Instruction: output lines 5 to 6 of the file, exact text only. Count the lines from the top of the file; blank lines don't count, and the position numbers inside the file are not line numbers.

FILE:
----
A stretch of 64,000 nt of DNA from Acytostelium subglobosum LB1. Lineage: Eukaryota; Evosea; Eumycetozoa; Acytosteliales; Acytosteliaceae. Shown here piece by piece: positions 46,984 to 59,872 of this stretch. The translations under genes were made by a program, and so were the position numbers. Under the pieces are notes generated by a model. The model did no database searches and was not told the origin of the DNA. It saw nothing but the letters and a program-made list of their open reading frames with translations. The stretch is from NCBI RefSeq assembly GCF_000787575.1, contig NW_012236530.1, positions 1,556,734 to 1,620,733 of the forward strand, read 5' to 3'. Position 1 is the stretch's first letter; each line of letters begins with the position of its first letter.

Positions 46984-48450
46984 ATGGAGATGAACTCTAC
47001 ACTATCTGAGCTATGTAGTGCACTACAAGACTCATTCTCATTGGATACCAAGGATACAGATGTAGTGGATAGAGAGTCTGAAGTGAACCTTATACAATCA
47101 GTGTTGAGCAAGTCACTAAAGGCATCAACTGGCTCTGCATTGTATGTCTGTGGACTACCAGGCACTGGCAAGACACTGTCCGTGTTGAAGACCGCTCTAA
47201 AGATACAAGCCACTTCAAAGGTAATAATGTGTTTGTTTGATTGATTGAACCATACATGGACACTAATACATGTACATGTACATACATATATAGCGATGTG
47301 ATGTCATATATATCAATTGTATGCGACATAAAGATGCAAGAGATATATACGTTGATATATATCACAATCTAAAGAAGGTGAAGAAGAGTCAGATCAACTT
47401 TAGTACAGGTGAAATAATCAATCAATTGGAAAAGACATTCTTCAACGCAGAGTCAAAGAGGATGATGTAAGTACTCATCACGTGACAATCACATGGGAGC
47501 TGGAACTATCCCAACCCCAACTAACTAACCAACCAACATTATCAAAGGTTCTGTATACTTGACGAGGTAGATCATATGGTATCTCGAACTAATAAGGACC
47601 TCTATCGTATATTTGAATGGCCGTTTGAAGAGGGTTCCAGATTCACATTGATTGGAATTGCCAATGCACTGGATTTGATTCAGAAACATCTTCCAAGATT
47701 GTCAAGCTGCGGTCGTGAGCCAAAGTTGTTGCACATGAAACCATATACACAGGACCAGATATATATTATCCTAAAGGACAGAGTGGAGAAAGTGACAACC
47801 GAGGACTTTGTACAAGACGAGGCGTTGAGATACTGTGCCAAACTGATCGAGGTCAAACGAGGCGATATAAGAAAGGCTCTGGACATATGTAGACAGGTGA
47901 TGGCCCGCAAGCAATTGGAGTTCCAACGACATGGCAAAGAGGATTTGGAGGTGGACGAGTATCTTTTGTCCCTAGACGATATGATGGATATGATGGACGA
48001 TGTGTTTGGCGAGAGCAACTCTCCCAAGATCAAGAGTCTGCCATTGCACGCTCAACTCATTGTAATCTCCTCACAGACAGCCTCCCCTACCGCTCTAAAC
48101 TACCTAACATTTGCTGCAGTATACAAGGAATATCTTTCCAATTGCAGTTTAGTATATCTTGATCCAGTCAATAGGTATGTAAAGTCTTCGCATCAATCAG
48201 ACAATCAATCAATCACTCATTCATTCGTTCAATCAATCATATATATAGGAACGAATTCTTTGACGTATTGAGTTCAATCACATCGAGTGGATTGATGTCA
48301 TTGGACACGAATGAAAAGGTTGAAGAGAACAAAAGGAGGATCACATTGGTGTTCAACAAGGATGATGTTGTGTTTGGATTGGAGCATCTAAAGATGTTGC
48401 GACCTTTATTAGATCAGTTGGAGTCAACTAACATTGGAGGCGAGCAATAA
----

47101 GTGTTGAGCAAGTCACTAAAGGCATCAACTGGCTCTGCATTGTATGTCTGTGGACTACCAGGCACTGGCAAGACACTGTCCGTGTTGAAGACCGCTCTAA
47201 AGATACAAGCCACTTCAAAGGTAATAATGTGTTTGTTTGATTGATTGAACCATACATGGACACTAATACATGTACATGTACATACATATATAGCGATGTG